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Tuesday, 12 June 1984
Page: 2829


Senator MISSEN(5.03) —There has been some suggestion just now that all Liberal and National Party senators take the same view-


Senator Jack Evans —I apologise. I exclude you.


Senator MISSEN —The honourable senator should not exclude only me. If he reads the statement made by Mr David Connolly, the shadow Minister for Home Affairs and Environment, in the other House on Thursday, he will see the sensible view taken by the Opposition. Mr Connolly was critical of the Minister's statement in many respects as, indeed, am I. I agree entirely with what Senator Georges and Senator Evans have said about this being a very wrong time for a statement of a controversial nature to be put down in view of the fact that the Senate Select Committee on Animal Welfare is considering this matter. I have placed on notice, and have received answers to, a number of questions on the kangaroo situation. I have not received very satisfactory answers; I think some of the questions remain quite unanswered. I will certainly be taking further steps in this regard .

The ministerial statement seemed to me to be a very sad one to make at this time. As the Minister for Home Affairs and Environment (Mr Cohen) admits, there is no doubt that the number of kangaroos in Australia are not properly known. Their population has not been adequately investigated. The Minister acknowledges that things have to be done. In fact, he has appointed a group to make further investigations in this regard. Serious questions have been raised about whether mistaken views have been given as to the extent to which kangaroos exist in Australia at present and the extent to which the numbers were depleted as a result of the drought. It is all right to say that last year we had a quota of three million and only two million were culled or killed and that this year the quota has been reduced to two million. But while only two million were killed last year, it may well be that the same number will be killed this year after a very severe drought which greatly reduced the population.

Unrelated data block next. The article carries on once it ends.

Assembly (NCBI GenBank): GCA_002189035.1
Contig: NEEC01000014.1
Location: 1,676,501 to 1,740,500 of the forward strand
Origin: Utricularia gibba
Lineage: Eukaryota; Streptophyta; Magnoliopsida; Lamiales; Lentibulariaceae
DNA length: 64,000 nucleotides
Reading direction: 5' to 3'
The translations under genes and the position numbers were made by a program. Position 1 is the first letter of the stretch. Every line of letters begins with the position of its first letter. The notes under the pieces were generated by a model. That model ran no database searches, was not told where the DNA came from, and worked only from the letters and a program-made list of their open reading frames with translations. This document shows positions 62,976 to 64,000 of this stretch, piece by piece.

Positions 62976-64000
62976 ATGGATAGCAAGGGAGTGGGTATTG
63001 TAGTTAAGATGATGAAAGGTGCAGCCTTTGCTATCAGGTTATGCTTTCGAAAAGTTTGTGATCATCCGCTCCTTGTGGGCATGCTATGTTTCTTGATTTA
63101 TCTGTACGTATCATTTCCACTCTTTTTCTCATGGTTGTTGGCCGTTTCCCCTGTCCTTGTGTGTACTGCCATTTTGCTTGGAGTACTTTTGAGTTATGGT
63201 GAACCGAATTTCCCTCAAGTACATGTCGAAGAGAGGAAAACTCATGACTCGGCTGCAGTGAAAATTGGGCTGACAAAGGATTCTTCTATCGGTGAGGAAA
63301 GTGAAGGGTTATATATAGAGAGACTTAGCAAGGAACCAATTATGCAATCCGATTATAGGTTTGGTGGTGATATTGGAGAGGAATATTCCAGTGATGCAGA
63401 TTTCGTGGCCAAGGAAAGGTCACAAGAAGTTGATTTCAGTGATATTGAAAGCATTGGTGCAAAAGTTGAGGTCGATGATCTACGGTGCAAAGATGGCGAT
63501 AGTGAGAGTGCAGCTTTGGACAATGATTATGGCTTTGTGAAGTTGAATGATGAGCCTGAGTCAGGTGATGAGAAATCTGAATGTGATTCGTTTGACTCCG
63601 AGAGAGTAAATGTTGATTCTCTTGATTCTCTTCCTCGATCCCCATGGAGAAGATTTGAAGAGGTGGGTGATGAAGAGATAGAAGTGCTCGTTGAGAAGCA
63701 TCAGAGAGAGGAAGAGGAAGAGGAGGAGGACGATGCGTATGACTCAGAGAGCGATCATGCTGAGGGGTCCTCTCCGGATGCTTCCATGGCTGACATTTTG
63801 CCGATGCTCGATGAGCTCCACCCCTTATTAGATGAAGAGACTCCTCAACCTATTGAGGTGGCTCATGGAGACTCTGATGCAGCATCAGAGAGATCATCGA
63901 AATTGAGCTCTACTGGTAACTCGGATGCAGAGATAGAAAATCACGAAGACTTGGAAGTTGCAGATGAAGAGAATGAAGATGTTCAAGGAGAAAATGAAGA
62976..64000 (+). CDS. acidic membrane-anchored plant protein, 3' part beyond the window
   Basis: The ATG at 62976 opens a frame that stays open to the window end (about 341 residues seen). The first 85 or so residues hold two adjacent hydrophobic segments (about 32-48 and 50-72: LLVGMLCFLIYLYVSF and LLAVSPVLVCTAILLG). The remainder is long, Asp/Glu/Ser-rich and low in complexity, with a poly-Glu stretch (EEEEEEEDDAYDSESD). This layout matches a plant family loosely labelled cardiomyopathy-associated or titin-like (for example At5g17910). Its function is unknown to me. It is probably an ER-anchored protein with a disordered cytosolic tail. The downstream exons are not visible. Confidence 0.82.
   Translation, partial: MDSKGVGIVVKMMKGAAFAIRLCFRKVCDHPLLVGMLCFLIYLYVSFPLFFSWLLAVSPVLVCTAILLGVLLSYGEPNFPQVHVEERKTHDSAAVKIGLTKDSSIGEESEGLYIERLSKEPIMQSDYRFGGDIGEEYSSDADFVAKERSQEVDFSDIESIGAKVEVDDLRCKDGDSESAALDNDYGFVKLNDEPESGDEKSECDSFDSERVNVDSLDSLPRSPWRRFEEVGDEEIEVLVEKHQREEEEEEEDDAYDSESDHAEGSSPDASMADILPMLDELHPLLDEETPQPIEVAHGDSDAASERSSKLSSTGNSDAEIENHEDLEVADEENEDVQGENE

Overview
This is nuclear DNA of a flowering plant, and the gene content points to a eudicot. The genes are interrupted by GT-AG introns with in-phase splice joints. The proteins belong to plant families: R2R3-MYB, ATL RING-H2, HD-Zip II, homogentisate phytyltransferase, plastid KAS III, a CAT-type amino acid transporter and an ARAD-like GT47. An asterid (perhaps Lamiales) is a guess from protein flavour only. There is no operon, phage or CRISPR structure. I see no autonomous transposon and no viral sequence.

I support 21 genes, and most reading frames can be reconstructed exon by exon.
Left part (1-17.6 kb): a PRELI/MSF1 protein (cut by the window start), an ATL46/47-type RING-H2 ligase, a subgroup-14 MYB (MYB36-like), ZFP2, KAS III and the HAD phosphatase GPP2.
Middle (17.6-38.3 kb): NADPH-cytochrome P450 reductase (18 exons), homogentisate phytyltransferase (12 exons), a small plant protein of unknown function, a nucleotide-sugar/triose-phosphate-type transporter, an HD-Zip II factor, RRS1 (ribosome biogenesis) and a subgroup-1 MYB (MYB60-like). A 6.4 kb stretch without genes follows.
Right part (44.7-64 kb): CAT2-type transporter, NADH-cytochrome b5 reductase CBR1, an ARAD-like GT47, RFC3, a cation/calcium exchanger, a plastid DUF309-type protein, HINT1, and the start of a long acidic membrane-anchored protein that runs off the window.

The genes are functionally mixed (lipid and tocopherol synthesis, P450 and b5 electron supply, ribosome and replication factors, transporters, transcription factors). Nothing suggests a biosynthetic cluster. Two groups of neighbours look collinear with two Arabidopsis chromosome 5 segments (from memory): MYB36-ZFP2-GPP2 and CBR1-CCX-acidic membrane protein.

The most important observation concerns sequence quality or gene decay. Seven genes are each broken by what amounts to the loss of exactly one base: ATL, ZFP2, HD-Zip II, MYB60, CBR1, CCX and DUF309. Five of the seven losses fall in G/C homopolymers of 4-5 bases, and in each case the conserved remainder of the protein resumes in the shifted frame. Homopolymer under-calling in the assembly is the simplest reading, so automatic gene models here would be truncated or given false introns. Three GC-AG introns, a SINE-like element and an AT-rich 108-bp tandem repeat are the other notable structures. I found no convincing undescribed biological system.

I know there are considerable problems in the country and that many farmers hold very strong views, views which are different from those of the environmentalists. I think it unworthy of the Ministers to have abused the environmentalists as he did in his statement. He should at least have waited until the Committee has reported and more facts are known. He should have waited until his investigations were further advanced than they are at present. I do not regard this statement as a helpful one. It will only inflame controversy in this country. Therefore, I join with those other honourable senators who urge that there should be less of this pejorative argument by the Minister, less attempt to defend himself, to hit back, as he says, at people who hit him. Is that the responsibility of a Minister for Home Affairs and Environment? I do not believe it is. It is his job to get what facts he can and to listen to the evidence put before the Committee. I am not aware of the nature of that evidence or what the report will be, but certainly this is not the time for a Minister to make the statement that he made. I put on record my concern about him.